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Telecom Sector Big Reforms 100% FDI allowed, 4 year loan moratorium a lifeline for VI?

Telecom Sector Big Reforms 100% FDI allowed, 4 year loan moratorium a lifeline for VI?

Relevance:

  • GS 3 || Economy || Infrastructure || Communication

Why in news?

The Cabinet approved several measures to extend a lifeline to the cash-strapped telecom sector, including a redefinition of the much-litigated concept of adjusted gross revenue (AGR).

Present Context:

Union Telecom Minister Ashwini Vaishnaw said the government was keen on ensuring that there were more players in the sector and consumers retained choices, when asked about the fears about a duopoly emerging with just two major telecom players Bharti Airtel and Reliance Jio.

AGR Definition:

  • The earlier definition of AGR, backed by the Telecom Department and upheld by the Supreme Court in 2019, had made telcos liable to pay 1.6 lakh crore.
  • The apex court had granted players 10 years to pay up, starting April 2021.
  • The change in definition that will reduce the burden on telcos, applies only prospectively, so those past dues remain payable.
  • Interest on those dues will now be compounded annually instead of monthly and the Minister said interest would be charged at a ‘reasonable’ rate of MCLR plus 2%.
  • MCLR refers to the lowest lending rate banks are permitted to offer — the marginal cost of funds-based lending rate.

Moratorium:

  • The package, which includes one of the most important decisions approved by the Cabinet as part of the telecom relief package, is the moratorium of dues.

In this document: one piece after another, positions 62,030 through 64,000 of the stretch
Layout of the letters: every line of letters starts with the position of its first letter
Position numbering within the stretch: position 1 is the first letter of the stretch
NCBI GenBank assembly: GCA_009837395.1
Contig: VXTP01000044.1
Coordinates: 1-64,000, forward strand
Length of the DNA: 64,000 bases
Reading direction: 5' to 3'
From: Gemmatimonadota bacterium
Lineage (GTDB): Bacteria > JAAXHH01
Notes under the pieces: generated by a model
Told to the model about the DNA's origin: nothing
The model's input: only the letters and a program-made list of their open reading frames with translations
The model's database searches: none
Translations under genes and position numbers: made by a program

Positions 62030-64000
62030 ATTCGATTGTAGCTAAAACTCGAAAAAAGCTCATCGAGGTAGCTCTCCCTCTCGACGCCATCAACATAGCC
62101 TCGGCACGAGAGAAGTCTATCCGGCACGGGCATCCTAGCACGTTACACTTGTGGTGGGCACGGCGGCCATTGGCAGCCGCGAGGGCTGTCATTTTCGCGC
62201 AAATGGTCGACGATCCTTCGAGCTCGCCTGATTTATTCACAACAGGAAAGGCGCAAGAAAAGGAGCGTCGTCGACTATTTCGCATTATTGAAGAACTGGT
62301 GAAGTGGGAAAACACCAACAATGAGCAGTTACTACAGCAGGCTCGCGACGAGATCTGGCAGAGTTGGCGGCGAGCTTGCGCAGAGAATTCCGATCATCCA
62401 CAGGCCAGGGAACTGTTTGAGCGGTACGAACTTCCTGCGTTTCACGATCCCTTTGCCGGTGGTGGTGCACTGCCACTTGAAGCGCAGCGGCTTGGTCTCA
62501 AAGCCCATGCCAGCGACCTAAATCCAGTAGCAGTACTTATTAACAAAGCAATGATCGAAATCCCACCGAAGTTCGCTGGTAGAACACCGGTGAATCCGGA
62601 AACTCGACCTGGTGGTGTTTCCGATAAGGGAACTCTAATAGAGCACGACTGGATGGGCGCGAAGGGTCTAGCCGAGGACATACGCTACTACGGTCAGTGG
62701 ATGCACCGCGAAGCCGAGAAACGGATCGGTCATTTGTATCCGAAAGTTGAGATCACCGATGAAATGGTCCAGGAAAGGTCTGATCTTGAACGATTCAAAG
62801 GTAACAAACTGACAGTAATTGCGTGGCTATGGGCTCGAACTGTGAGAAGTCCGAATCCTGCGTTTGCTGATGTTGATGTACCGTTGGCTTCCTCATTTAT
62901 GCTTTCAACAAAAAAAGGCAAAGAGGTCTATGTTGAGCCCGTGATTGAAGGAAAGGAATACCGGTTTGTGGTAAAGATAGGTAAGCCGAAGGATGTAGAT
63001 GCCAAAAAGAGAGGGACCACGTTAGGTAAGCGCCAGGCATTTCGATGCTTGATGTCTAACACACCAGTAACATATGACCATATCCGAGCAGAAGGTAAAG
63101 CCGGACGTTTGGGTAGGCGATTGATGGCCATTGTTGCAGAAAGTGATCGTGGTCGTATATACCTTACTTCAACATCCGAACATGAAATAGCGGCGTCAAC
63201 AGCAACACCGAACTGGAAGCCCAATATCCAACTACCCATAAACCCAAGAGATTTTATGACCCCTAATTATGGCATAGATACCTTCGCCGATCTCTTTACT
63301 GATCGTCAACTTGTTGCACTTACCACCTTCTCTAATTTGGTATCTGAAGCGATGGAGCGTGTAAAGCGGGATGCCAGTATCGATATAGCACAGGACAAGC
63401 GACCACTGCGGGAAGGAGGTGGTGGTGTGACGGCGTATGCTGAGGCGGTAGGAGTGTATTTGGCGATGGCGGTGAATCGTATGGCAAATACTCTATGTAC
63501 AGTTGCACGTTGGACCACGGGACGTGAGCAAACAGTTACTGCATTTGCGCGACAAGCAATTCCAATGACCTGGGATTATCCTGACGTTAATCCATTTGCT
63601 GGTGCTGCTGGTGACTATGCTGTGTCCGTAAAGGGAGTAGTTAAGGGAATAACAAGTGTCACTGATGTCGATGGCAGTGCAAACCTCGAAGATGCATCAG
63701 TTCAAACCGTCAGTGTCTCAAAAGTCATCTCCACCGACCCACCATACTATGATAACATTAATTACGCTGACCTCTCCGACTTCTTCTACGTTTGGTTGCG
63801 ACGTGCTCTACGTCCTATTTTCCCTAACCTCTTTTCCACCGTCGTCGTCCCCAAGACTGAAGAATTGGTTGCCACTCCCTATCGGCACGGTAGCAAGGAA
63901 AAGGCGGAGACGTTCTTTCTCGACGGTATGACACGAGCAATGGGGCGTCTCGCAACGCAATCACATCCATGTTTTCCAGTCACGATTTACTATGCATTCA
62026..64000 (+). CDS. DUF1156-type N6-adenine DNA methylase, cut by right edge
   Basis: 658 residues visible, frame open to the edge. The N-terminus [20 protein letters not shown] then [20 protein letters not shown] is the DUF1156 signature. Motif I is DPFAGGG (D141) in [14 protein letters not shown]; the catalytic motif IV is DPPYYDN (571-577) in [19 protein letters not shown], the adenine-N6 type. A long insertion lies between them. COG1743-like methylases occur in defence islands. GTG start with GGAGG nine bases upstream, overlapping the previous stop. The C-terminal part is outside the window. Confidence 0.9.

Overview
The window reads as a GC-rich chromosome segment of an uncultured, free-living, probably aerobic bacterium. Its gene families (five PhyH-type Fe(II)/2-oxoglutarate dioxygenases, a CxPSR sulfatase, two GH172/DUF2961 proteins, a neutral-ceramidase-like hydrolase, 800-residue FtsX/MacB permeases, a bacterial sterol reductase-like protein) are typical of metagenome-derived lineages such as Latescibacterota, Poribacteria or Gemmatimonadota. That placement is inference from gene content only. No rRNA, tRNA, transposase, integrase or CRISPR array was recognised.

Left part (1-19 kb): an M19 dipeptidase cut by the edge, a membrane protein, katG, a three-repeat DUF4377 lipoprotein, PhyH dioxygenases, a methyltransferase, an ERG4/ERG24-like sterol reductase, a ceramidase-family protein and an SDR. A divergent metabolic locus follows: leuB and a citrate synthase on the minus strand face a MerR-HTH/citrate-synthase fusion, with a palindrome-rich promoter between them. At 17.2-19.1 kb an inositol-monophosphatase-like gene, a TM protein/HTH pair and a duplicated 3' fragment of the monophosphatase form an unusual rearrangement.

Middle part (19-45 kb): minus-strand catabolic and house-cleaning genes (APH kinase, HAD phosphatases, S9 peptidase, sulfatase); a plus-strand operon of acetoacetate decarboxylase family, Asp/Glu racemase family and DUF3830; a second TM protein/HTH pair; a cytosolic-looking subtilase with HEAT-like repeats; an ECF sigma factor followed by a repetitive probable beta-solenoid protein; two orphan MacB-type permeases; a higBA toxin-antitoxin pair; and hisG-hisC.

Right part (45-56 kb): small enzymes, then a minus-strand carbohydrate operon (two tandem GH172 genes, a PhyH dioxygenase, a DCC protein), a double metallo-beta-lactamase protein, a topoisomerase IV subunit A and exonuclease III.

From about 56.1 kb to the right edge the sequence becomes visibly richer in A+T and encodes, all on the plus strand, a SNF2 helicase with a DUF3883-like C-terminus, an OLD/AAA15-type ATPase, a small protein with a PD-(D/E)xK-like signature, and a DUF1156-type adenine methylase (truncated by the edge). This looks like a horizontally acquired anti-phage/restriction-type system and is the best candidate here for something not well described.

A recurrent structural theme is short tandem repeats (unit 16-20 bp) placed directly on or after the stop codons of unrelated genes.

• A four-year moratorium has been approved on dues of telecom service providers (TSPs).
  • However, TSPs who want to opt for the moratorium will have to pay interest on the amount availed under the benefit.

About Telecom Reform:

  • Rationalization of AGR: AGR was previously interpreted as based on all revenue, not simply revenue from a company’s main telecom operation.
    • The government has acknowledged that this interpretation was flawed, reducing the financial burden on businesses in the future.
    • Telecom businesses must pay the government a pre-determined percentage of AGR (excluding non-telecom revenues) as statutory taxes, but only in the future.
  • Spectrum Reforms: Spectrum auctions will typically take place in the fourth quarter of each fiscal year (fixed calendar). Future spectrum auctions will take place over a 30-year timeframe rather than the existing 20-year one.
    • After completing a 10-year lock-in period from the date of acquisition, a telco will be able to surrender its spectrum.
    • Spectrum sharing is promoted, and the 0.5 percent additional SUC (Spectrum Usage Charges) for spectrum sharing is eliminated.
    • The radio frequencies allocated to the mobile industry and other industries for communication over the airways are referred to as spectrum.
  • Interest Rates to be rationalized and penalties to be removed: The monthly compounded interest on Spectrum Usage Charges (SUC) will now be compounded annually, and the interest rate will be decreased to MCLR + 2 percent instead of MCLR + 4 percent.
    • The Marginal Cost of Funds-based Lending Rate (MCLR) is the lowest lending rate that banks are allowed to provide.
    • In addition, the penalty and interest on the penalty have been eliminated.
  • Foreign Direct Investment (FDI) Reforms: The automatic route has been expanded to allow up to 100 percent FDI in the sector, up from the previous limit of 49 percent.
  • Moratorium on AGR Dues: The previous definition of AGR, which was defended by the Telecom Department and affirmed by the Supreme Court in 2019, made carriers liable to pay Rs. 1.6 lakh crore in AGR dues.